This can be a bit of a pain with some software and and the typical solution is to create a component that is nothing more than copper attaching the grounds. I had an engineer that created such a part, and placed the copper joining all the grounds on a new layer. This was a great idea, but after he left the company the next engineer didn't know that the Gerber files needed to have that extra layer included. That was a darn expensive mistake.
From a design standpoint, separating anlog, digital, and different power supply gnd/returns is vital to the integrity of the circuit and isolation from noise. Measuring voltage on a 12V line requires you connect the scope-probe ground to the 12V return, likewise the 5V and 24V busses. If the designer isolated those lines, there is good reason to believe they should stay isolated. I can't argue with your success, but I'd guess that the problems you were trying to fix still exist and will evidence themselves in degraded performance and/or damaged components.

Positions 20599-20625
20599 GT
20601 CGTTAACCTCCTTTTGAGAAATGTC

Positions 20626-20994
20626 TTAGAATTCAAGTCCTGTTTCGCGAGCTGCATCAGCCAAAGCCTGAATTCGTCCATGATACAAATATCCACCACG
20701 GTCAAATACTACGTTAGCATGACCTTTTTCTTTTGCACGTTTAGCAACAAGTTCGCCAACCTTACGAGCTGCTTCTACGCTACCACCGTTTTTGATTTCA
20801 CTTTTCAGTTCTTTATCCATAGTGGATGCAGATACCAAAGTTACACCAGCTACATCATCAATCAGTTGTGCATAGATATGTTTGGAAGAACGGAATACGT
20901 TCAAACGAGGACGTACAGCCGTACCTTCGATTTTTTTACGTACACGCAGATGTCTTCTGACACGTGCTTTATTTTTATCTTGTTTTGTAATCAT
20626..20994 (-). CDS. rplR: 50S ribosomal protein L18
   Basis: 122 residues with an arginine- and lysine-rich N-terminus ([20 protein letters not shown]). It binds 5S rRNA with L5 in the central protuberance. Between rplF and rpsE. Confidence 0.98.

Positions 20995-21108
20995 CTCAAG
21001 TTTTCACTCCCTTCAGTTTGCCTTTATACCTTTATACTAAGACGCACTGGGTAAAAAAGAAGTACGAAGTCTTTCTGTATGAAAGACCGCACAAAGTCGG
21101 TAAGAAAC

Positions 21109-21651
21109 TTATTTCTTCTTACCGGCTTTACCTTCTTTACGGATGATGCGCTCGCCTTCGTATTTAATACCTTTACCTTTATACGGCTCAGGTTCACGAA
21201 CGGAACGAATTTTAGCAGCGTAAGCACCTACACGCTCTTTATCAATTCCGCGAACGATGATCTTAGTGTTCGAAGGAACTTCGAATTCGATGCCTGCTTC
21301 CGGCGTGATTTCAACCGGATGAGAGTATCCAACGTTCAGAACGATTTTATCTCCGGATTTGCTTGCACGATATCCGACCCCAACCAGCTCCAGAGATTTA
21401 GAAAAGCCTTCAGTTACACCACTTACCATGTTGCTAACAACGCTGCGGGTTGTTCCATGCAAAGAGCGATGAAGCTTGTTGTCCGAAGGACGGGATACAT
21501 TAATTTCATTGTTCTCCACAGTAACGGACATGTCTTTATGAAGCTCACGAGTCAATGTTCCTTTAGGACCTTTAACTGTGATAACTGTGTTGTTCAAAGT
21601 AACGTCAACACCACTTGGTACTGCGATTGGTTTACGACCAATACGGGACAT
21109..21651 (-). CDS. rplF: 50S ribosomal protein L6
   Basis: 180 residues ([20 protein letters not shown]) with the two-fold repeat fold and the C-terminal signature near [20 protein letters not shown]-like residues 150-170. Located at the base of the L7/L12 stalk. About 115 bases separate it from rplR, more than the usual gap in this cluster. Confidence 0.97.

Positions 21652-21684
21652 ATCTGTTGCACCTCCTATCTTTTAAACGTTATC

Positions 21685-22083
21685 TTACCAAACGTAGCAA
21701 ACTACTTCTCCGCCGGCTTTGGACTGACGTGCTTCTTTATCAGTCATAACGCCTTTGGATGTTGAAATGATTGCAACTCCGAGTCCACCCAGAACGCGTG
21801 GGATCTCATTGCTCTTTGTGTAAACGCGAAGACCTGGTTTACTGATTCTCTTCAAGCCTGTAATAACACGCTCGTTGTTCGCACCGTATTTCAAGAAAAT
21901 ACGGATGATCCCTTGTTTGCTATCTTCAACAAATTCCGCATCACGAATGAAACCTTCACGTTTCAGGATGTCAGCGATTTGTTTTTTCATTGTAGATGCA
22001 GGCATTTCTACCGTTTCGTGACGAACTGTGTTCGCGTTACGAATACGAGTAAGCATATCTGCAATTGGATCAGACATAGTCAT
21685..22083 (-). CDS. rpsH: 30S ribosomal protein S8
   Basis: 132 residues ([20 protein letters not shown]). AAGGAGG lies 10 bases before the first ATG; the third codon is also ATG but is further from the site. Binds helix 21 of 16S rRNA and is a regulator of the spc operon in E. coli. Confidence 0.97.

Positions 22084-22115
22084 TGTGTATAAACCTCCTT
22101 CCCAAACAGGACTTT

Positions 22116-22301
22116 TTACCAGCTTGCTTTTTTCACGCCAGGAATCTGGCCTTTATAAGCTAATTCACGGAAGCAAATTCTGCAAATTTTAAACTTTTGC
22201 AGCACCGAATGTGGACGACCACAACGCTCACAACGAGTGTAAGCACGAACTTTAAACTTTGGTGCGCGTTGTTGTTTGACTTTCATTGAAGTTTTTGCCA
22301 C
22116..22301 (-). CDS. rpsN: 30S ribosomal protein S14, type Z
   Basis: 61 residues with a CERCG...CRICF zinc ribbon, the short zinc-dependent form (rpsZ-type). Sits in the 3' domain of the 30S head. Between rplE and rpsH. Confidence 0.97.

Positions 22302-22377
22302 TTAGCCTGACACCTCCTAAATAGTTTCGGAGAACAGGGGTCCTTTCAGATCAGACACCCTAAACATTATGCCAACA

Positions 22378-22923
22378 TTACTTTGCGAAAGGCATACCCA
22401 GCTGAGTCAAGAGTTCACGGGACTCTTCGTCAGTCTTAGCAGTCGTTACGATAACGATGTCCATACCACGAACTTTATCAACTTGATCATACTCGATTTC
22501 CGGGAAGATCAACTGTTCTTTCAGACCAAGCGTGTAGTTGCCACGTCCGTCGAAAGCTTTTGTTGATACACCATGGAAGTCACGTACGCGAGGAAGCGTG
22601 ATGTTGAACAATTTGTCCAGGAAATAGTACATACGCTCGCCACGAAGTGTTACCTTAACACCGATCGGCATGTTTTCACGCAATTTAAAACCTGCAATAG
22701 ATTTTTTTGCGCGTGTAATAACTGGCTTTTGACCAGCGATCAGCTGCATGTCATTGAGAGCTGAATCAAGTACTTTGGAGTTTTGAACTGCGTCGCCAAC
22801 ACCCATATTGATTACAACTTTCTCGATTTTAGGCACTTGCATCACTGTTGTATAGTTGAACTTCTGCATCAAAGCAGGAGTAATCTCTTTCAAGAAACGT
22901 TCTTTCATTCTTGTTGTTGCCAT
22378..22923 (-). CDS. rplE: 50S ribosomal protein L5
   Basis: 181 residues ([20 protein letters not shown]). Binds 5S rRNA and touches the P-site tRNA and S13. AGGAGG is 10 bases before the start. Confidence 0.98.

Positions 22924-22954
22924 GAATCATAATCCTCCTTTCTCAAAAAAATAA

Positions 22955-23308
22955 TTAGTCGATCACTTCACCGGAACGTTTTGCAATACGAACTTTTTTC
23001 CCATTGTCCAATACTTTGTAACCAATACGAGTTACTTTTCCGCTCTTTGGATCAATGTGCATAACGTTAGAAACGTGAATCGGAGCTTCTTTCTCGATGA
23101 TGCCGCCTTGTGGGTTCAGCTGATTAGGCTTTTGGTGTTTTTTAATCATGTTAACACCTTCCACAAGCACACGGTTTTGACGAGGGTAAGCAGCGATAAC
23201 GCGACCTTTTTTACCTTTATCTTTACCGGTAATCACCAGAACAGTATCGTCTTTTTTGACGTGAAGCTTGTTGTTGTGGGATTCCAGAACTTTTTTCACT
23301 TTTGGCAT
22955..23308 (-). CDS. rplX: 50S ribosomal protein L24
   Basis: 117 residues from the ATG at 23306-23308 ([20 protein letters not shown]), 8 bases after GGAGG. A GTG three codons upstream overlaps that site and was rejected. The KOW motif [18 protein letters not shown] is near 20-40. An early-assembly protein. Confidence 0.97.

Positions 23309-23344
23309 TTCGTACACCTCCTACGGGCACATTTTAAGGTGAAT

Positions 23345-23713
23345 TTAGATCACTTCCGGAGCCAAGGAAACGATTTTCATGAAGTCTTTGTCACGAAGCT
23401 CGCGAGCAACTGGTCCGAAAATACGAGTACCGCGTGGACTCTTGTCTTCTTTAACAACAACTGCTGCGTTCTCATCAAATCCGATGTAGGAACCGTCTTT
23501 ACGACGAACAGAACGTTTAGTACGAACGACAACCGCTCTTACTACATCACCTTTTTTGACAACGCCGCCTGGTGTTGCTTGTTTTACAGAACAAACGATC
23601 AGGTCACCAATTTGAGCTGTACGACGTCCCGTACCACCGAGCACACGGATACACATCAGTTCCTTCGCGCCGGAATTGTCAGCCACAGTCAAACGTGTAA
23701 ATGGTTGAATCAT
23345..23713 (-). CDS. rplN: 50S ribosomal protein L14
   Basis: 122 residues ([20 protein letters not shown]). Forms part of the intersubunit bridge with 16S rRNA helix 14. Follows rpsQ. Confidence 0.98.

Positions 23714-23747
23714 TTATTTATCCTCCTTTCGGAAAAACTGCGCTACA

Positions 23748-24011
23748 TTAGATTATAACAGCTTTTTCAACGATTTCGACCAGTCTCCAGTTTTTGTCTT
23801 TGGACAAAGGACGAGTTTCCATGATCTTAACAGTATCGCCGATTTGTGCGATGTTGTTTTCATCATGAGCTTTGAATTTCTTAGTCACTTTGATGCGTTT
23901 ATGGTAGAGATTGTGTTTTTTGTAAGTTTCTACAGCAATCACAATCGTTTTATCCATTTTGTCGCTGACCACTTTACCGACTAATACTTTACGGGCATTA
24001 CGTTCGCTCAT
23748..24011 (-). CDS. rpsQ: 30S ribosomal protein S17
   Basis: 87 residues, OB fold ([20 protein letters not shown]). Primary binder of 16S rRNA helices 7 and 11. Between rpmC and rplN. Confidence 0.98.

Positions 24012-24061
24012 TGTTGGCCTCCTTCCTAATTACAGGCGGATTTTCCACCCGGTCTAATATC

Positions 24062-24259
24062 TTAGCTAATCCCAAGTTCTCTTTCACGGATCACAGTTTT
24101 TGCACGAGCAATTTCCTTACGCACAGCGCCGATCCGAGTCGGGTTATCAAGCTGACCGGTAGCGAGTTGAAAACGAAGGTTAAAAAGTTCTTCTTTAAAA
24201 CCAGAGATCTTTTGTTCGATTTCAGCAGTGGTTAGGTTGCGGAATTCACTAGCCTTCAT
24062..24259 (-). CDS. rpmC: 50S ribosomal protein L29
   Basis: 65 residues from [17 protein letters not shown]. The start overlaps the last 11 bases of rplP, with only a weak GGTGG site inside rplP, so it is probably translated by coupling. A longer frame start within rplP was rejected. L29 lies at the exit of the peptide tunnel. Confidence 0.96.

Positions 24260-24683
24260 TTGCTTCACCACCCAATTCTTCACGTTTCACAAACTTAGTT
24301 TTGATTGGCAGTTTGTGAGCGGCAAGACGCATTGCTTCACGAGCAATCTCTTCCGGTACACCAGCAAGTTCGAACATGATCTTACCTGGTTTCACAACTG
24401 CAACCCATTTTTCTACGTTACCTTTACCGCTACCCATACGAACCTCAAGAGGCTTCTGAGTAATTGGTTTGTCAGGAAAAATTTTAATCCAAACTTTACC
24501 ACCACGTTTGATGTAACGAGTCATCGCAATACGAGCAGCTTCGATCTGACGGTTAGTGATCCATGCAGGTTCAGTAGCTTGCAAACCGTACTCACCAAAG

Cliff, this is an interesting situation. The engineer was trying to keep track of the different grounds, but the software didn't know that. What he did made sense, but then again, so did what the software did.
A slew of announcements about new materials and design concepts for transportation have come out of several trade shows focusing on plastics, aircraft interiors, heavy trucks, and automotive engineering. A few more announcements have come independent of any trade shows, maybe just because it's spring.
Samsung's Galaxy line of smartphones used to fare quite well in the repairability department, but last year's flagship S5 model took a tumble, scoring a meh-inducing 5/10. Will the newly redesigned S6 lead us back into star-studded territory, or will we sink further into the depths of a repairability black hole?
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